The first problem with What/If is that it’s just a bad network series that’s on Netflix, a thing that Netflix does more often than you might imagine, mostly because its brand is volume and there are plenty of people who would watch a silly and soapy drama like this. As much as we all might wish that Netflix would aspire to better shows, more original shows, shows that don’t feel like they were poached off ABC’s schedule, sometimes the streamer fails us.
What/If was created and written by Mike Kelley (Revenge). The first two episodes (it was too painful to go further) were directed by Phillip Noyce, whose features include Dead Calm, Rabbit-Proof Fence and The Quiet American). They are larded with bad writing, dubious editing choices and the kind of weightless fluff that props up most network soap operas. You’ll recognize it as the gooey ease of it saturates your body.
In the pilot, beyond the cute-dog close-ups and Backstreet Boys references, there are bad sex scenes and J.Lo references and, worst of all, the desecration of San Francisco by the CGI insertion of a tacky high-rise on the Embarcadero. Oh, and lots of lightning, striking dramatically to emphasize certain points.
But there’s more. Like Zellweger shooting arrows — real arrows — dramatically and threateningly in her penthouse condo. Or being asked to essentially mimic Sharon Stone in Basic Instinct, all vamp and legs and oozing sexuality, as if Kelley never saw her in Bridget Jones. Or maybe a vastly different Zellweger in 2019 wants to play the aging man-eater with a vindictive streak. After all, men get this kind of role all the time (oftentimes in allegedly serious dramas where the age-gap factor isn’t even fueled by money, a far worse offense). But here she is, all slit dresses and breathy proclamations over drinks, using power and pumps to get what she wants. You can float away on your own eye-rolls, if the rising soap bubbles don’t get you first.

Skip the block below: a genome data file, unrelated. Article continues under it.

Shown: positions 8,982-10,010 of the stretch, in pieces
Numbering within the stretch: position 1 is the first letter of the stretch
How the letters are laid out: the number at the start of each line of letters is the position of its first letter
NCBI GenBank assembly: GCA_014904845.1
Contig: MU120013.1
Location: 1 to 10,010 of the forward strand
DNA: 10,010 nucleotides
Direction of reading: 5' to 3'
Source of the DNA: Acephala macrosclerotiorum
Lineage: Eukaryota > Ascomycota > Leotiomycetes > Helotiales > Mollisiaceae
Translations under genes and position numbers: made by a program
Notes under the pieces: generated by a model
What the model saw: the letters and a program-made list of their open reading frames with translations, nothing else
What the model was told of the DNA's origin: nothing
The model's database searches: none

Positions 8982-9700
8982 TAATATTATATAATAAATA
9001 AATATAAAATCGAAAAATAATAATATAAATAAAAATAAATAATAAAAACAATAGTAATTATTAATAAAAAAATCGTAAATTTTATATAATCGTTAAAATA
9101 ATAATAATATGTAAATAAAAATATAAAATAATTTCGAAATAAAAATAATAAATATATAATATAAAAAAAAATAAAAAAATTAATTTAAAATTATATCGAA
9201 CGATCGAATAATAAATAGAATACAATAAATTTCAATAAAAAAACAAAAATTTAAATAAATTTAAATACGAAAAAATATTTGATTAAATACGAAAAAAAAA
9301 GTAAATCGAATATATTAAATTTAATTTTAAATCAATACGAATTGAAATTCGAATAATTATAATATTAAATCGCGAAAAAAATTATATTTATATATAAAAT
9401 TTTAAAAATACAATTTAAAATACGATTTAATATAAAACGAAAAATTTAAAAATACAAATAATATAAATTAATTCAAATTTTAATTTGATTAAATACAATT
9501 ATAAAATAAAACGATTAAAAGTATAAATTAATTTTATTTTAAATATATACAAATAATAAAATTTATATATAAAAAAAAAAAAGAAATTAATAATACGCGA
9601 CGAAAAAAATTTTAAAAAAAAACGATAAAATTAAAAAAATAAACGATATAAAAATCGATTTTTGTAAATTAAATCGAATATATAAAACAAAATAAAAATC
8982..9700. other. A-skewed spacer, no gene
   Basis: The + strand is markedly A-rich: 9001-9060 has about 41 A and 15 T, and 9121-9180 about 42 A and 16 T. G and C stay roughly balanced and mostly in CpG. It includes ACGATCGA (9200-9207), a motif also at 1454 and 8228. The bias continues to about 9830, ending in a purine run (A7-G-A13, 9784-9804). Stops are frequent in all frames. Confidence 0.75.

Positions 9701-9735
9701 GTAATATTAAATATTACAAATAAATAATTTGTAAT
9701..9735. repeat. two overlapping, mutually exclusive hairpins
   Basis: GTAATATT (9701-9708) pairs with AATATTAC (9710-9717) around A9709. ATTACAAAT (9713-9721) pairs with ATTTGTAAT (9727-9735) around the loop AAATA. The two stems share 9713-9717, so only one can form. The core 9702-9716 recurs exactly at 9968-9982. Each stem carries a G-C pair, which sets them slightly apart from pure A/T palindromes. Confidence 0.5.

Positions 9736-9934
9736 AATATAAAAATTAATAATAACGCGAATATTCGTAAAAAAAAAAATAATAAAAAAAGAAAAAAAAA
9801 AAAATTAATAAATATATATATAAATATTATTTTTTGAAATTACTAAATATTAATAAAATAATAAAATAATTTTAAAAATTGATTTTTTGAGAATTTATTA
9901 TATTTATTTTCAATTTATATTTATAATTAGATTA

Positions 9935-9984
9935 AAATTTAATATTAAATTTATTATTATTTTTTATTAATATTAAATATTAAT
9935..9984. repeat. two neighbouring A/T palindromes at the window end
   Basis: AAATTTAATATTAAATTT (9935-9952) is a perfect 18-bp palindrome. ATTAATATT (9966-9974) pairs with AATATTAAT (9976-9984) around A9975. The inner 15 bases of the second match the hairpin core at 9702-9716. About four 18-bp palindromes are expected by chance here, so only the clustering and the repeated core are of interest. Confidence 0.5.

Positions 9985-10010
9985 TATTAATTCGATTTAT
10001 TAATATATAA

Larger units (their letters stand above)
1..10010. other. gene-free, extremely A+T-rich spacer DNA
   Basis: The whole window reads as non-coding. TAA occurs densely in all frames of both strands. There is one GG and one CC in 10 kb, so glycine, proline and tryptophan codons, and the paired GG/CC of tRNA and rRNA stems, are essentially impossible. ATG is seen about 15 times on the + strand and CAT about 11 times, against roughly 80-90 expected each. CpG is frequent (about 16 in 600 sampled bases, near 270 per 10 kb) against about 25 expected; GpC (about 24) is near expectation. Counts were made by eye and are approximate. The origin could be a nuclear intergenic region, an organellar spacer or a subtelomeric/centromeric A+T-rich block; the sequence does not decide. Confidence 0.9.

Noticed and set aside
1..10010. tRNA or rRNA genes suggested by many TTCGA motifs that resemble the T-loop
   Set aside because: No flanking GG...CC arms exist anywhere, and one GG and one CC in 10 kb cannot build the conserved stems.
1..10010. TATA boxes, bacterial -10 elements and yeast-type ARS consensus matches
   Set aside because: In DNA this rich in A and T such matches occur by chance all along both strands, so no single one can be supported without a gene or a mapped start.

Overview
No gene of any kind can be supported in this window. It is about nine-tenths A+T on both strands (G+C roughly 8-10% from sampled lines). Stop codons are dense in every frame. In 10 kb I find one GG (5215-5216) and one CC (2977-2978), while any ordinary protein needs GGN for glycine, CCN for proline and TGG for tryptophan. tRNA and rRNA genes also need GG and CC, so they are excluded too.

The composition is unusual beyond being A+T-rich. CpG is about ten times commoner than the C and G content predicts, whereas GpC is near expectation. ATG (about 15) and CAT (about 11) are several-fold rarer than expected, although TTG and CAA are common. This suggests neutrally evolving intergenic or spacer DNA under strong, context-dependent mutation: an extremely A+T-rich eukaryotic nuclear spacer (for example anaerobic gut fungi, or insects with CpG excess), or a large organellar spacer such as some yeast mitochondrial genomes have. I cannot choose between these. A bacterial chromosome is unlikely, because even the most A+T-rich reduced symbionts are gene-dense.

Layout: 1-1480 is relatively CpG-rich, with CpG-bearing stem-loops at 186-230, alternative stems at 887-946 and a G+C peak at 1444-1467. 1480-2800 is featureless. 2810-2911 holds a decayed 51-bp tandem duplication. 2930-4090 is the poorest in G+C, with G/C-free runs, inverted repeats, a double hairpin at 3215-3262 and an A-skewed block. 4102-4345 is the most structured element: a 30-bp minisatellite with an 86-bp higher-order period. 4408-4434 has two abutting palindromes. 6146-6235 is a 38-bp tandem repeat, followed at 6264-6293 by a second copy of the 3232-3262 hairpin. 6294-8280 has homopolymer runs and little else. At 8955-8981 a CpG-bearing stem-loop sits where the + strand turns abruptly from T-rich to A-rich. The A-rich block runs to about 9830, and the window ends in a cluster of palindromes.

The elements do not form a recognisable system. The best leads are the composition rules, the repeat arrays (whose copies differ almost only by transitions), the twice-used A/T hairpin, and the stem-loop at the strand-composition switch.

“The world is a horrible place,” one character says. “But every morning Anne Montgomery wakes up and eats it for breakfast.”
Well, OK then.
There are twists to come, assuredly, but if you’re bored or distracted along the way, the series tosses in an African American couple: Todd (Keith Powers), Sean’s paramedic partner who adores his doctor wife, Angela (Samantha Marie Ware), who in turn is sleeping with the dickhead chief of surgery (Dave Annable). As What/If world-builds and checks off boxes, there’s also a lovely gay couple, Marcos (Juan Castano) and Lionel (John Clarence Stewart).
Maybe you’ve been thinking lately, “If Netflix would only make an ABC soap opera that’s dumb and predictable, I’d be so happy.” Or maybe you’ll stumble on this series and ask yourself, “What was Netflix thinking?” Either way, congratulations — you allowed me to create an if/what joke so I didn’t have to think for another second about What/If.
Cast: Renee Zellweger, Jane Levy, Blake Jenner, Dave Annable, Samantha Marie Ware, Keith Powers, John Clarence Stewart, Juan Castano, Louis Herthum
Creator-writer: Mike Kelley
Director: Phillip Noyce
Premieres Friday, May 24 (Netflix)
Sign up for THR news straight to your inbox every day